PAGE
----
Brands get to choose where they want to exist in the metaverse.
They can have different styles and forms simultaneously active in many of these virtual lands, depending on who they want to reach, how they want to reach them, and with what product.
But how do we prevent the metaverse from turning into a lawless mess with all this freedom?
With the launch and growth of Metaverse Decentralized Autonomous Organizations (DAO) – we see the combination of blockchain and metaverse revolutionizing how crypto, autonomous governance, and community involvement are applied.
Aside from the potential to make big bucks, it is a great way to grow a connection with your customers.
There is tremendous brand power in owning the omnipresent experience with your client.
As with all things post-2020, authenticity and personalization are key, so this is a great opportunity to grow both.
It opens up a new, more effective way to build closer relationships between brand and customer.
Plus, brands can afford to be a bit more creative, experimental, and personalized in this space than in more traditional platforms. And immersive experiences and interactions are unparalleled in the metaverse.
I’m not going to lie; brand-building in the metaverse has its challenges. But, if you get it right, you will reap the rewards.
The currency of choice in the metaverse is non-fungible tokens (NFTs).
Blockchain technology has never looked more attractive. NFTs are digital assets – think art, money, or even fine wine – stored on the blockchain and cannot be replicated or overwritten.
As with real-world assets, there is an original. There may be reproductions, but there’s but one master version.
In the metaverse, the NFT is authenticated by metadata and time stamps – code stored on the blockchain.
In this way, the NFT is a thing that can be owned, traded, bought and sold, collected, shared, desired, and admired – all within the virtual world you exist in.
Through this avenue of NFTs, brands can ramp up revenue and build.
And it’s not just the typical tech-heavy brands who are doing so. Gucci, Louis Vuitton, and Coca-Cola have already set up shop in the metaverse and are advertising products with great success to this plugged-in consumer base.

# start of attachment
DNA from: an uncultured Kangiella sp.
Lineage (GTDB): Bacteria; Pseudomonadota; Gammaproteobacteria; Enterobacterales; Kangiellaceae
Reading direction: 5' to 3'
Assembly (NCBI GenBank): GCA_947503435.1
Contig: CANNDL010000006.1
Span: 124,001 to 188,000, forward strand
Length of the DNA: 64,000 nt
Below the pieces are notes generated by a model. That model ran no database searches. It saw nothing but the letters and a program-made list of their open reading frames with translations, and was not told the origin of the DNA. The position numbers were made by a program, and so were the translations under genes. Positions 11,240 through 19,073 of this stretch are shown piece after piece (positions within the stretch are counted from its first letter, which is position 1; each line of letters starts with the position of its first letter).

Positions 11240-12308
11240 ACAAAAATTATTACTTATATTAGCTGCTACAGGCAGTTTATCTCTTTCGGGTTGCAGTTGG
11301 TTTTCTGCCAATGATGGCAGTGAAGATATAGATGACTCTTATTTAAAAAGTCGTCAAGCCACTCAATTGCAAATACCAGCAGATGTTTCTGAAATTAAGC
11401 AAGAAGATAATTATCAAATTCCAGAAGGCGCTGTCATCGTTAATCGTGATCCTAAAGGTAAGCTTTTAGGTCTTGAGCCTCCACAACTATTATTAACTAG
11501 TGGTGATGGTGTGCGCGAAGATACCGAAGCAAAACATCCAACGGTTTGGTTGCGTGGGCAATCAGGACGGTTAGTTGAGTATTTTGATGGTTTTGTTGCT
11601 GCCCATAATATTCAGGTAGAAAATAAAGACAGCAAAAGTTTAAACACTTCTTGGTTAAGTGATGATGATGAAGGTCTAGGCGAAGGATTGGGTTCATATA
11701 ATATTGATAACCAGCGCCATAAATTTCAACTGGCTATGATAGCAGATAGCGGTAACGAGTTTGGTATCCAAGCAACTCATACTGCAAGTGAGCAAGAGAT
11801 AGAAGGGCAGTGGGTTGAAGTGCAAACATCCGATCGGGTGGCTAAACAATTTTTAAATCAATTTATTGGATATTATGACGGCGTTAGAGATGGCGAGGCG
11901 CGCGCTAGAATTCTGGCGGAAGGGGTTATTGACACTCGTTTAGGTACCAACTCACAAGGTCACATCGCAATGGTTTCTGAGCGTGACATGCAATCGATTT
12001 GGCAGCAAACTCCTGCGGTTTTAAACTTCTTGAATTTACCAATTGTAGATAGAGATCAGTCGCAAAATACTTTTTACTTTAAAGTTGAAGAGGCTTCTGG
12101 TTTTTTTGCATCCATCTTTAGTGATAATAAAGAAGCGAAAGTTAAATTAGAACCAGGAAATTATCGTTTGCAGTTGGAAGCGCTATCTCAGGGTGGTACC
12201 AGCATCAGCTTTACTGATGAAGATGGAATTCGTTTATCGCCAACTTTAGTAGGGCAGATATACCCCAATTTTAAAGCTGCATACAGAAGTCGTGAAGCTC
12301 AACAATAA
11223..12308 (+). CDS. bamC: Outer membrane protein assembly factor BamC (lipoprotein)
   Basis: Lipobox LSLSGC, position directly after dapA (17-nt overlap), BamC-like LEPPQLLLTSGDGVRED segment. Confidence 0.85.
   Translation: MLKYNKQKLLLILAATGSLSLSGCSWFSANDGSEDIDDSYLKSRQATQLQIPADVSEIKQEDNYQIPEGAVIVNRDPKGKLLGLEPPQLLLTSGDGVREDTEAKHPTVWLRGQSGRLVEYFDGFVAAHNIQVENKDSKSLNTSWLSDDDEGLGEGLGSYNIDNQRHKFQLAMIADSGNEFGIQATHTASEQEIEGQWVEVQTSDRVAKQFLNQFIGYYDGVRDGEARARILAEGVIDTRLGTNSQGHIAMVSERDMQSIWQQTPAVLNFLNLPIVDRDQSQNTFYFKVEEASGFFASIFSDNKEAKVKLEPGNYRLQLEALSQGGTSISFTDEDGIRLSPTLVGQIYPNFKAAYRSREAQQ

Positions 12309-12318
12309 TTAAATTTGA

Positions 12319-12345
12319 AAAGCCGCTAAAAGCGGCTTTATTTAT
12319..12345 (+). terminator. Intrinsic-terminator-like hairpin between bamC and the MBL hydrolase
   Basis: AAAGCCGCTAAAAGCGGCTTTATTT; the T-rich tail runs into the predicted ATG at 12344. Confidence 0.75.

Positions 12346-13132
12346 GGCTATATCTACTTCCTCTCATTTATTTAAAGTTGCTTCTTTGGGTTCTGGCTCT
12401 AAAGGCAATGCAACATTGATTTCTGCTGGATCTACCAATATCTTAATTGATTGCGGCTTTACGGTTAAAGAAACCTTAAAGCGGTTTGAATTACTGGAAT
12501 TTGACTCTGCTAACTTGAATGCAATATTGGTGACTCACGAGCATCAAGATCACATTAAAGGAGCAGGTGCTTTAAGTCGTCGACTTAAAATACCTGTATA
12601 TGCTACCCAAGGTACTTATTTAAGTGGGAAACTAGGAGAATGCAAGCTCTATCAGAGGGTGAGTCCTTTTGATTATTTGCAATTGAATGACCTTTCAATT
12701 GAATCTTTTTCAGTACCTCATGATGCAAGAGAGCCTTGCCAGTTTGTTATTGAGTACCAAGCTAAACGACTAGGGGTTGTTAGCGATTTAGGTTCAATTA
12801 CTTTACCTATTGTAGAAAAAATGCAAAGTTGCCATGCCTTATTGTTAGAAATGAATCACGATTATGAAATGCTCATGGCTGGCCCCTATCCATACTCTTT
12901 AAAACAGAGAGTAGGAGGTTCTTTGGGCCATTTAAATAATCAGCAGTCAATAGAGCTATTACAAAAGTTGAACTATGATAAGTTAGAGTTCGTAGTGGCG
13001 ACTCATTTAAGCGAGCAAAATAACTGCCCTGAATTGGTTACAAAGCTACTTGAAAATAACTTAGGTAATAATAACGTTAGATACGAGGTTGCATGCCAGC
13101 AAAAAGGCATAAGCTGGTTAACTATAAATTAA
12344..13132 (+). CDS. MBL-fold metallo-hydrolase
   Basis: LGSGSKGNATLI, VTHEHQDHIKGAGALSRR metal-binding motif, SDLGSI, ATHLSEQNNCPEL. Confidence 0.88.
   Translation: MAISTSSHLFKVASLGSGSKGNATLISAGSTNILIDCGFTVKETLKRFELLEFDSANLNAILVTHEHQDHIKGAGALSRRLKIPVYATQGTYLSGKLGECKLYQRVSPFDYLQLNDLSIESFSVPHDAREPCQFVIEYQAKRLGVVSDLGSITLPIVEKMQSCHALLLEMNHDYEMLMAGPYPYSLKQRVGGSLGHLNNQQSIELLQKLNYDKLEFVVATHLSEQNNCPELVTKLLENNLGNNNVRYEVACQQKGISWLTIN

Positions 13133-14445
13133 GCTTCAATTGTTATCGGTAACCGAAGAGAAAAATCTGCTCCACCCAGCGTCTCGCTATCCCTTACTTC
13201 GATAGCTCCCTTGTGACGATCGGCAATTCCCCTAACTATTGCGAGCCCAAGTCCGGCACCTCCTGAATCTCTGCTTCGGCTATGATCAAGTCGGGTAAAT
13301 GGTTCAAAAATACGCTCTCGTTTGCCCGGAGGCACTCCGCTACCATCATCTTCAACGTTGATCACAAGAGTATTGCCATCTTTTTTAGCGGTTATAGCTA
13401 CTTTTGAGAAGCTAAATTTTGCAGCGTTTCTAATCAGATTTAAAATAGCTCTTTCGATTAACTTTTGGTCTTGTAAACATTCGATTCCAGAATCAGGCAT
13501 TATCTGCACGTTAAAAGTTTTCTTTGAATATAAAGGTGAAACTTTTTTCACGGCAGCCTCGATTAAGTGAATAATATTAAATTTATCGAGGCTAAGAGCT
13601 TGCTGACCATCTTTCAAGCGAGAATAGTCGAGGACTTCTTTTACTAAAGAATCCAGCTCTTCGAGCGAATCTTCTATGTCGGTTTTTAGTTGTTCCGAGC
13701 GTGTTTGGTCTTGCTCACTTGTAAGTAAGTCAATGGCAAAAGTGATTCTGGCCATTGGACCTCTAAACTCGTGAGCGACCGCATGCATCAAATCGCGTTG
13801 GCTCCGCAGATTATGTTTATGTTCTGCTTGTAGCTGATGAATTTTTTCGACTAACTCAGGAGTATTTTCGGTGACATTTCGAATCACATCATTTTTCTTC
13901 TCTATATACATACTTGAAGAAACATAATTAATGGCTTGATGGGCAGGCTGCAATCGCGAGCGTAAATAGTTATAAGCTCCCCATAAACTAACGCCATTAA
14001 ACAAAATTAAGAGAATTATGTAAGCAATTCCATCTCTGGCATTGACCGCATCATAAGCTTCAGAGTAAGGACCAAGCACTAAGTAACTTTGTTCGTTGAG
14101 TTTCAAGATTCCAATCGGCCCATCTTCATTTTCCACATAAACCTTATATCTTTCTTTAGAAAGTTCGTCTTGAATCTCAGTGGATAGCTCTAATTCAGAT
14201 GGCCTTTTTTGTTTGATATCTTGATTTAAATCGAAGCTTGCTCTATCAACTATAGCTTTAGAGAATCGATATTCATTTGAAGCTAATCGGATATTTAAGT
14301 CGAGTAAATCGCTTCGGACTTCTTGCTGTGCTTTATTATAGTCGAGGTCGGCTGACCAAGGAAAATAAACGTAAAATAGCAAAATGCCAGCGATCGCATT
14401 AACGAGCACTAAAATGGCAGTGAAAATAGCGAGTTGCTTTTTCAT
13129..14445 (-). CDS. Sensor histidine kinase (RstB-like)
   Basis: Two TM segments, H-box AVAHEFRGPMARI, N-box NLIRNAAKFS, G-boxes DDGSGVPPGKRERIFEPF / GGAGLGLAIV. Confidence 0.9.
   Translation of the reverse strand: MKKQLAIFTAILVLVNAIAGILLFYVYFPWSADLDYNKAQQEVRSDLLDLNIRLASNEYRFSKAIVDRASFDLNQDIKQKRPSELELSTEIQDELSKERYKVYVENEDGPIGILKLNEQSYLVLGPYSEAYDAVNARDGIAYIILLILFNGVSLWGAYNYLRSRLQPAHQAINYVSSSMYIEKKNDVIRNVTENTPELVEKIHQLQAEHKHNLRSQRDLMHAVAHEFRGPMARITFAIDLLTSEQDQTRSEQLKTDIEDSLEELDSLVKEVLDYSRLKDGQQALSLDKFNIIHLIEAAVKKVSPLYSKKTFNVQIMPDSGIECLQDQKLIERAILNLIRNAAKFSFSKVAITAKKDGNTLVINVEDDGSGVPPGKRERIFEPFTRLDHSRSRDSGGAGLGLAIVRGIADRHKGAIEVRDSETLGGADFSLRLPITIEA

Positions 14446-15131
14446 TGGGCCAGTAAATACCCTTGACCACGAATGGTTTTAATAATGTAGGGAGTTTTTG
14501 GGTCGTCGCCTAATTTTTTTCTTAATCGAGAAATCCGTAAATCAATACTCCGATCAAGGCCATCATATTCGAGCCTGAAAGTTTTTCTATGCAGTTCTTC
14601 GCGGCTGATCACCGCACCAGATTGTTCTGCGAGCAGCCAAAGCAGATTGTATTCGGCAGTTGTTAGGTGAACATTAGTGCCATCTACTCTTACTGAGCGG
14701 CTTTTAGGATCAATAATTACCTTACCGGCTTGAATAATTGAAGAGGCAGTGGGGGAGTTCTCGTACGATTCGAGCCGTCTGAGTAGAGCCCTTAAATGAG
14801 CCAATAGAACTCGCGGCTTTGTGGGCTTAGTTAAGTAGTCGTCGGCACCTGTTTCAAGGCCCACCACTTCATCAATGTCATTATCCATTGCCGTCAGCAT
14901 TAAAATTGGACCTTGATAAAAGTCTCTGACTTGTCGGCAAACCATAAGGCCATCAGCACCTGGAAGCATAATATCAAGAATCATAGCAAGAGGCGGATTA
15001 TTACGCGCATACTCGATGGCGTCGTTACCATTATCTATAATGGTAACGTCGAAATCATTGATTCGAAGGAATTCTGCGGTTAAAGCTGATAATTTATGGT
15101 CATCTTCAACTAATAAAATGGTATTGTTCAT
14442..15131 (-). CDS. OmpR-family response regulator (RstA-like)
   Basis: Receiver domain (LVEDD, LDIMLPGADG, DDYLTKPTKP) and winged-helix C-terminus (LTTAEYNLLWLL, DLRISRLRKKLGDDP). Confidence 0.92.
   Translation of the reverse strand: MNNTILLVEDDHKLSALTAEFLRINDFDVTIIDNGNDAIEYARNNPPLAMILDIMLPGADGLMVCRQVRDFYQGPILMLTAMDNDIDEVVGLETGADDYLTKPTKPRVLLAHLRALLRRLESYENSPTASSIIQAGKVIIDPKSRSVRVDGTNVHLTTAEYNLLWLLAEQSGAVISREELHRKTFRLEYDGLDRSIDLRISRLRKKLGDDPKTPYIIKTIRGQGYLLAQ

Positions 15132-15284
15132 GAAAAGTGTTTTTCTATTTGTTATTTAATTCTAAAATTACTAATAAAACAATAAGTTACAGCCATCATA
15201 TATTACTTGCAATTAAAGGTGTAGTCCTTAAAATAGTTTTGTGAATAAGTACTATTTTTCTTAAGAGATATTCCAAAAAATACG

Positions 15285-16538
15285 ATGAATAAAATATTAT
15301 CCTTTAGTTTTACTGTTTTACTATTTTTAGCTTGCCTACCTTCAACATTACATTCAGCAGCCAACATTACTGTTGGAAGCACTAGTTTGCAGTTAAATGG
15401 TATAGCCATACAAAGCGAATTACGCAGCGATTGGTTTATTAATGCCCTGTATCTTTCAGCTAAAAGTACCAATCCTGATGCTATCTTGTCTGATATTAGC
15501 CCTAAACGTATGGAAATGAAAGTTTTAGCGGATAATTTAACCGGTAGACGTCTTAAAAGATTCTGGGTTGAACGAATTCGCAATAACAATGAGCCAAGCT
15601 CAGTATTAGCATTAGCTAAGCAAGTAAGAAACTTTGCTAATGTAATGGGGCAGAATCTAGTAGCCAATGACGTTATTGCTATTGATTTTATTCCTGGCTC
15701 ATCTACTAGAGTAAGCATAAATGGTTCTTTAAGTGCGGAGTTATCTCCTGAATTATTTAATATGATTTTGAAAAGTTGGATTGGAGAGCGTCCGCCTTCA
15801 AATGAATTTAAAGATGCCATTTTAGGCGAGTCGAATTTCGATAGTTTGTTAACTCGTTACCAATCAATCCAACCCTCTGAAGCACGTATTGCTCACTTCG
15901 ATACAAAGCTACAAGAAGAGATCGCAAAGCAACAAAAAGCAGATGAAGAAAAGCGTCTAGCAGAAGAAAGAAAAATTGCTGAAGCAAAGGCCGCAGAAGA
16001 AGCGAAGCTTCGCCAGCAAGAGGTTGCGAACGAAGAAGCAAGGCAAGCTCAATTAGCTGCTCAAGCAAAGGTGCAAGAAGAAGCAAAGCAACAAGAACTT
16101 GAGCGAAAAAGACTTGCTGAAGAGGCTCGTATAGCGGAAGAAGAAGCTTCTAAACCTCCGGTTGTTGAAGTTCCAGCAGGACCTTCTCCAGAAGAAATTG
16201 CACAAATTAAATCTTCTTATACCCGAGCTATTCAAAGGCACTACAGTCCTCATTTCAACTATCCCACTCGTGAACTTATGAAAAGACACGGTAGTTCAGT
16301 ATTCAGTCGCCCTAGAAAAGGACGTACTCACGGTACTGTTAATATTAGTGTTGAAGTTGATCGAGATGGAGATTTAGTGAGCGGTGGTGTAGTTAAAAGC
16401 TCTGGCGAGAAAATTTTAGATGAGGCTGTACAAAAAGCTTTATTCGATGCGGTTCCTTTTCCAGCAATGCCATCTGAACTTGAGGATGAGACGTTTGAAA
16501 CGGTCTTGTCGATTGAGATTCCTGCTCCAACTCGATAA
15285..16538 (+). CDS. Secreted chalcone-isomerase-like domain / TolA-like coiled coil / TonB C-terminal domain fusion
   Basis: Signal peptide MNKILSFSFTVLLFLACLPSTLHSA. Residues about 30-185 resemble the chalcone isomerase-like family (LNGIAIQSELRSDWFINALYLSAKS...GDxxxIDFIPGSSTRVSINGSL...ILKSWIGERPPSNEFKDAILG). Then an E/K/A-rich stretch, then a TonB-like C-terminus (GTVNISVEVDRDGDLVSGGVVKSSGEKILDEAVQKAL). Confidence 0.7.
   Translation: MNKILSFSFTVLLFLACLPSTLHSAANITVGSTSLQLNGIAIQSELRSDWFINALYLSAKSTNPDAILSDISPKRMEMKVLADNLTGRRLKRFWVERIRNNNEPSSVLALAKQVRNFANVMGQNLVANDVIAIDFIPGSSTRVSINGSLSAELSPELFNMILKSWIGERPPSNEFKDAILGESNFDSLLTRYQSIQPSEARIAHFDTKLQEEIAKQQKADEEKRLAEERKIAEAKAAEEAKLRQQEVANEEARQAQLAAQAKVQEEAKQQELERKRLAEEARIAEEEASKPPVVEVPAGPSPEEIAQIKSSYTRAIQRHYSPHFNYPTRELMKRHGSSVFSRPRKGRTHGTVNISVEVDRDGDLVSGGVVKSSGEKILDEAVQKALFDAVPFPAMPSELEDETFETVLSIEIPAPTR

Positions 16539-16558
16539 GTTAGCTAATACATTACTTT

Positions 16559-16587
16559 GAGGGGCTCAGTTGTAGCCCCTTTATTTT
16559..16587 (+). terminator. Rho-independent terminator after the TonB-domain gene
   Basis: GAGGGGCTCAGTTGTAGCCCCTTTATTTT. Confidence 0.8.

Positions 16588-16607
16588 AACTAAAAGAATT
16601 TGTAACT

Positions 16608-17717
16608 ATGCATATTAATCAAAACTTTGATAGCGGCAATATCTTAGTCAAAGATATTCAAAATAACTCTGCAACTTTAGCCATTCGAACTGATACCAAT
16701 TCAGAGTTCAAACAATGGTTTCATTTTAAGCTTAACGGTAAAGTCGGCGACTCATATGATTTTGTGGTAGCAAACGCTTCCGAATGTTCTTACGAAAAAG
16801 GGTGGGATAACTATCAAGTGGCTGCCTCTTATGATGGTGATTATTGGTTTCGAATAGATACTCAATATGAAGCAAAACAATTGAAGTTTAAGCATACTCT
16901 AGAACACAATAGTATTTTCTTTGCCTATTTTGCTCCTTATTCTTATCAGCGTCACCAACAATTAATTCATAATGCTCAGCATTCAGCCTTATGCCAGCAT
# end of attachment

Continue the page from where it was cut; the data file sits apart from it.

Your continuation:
So, how do you do it?
You can take this literally if you consider brand-building on Roblox, as Gucci did.
However, let me state that this is not something only big brand budgets can afford.
Content creators for brands of all sizes have the opportunity to build awareness in the metaverse.
You just need to wrap your head around what that will look like in virtual reality. I can’t even guide you here, as the options are limitless.
Start thinking about immersive experiences – things that you do in the real world that you’d like to replicate in the virtual world.
What does your target audience want to do in this space?
Watch a movie with friends, go to a concert, walk down a busy street? No problem. You can even supply a corporate presentation in a virtual space, or do promos and branded giveaways.
However, before you get too carried away, I offer this word of caution: Keep your feet on the ground and your thoughts collected.
All marketing – in the metaverse or terra firma – needs to be aligned with your core branding objectives.
Do your research. Who is your target audience? What problem do you solve for them?
Does your target audience spend any time in the metaverse?
Does your brand benefit from radical marketing digitization? Don’t lose your head. Stay true to your brand objectives.
The beauty of NFTs is that they can be integrated with most games.
That makes them a great way to reward loyal customers with desirable, one-off digital assets.
Never underestimate the power of desirability and scarcity – even in a digital world! Brands can use this innate trait in all of us to grow awareness, align messaging, incorporate brand values, and gain customer attention.
I know I’m not the first to beat this drum. But it’s one of the ways that you build a brand in the metaverse.
How do you do this? You think about the sales process in the real world and then create out-of-this-world experiences that support that journey in the virtual world.
Your sales teams can supply live presentations and demos to prospective clients in a bespoke location of your making.
Avatars can try on your products virtually and play the game in their bespoke branded clothing.
Not only is it cool, but it is also a passive way of growing your brand with other players.
They can sell, trade, and buy virtual versions of your products in their world with NFTs. They can display their NFT art in 3D galleries of their own design.
You can even use the metaverse for internal brand-building tactics.
Training, staff onboarding, and meetings can be hosted in a 3D space for optimal immersion. Rewards and recognition can be given through NFTs and cryptocurrency.
Think scarcity, think collectibles, think real emotion.
Create experiences that are highly immersive and build from there.
As with all emerging tech trends, it’s tough to know what direction this will take. At this point, you can still take a bit of a breath and observe.
Check out what the competition is doing. See what’s working, adopt, adapt, and improve.
Don’t wait too long, though, as you don’t want this train to pass you by.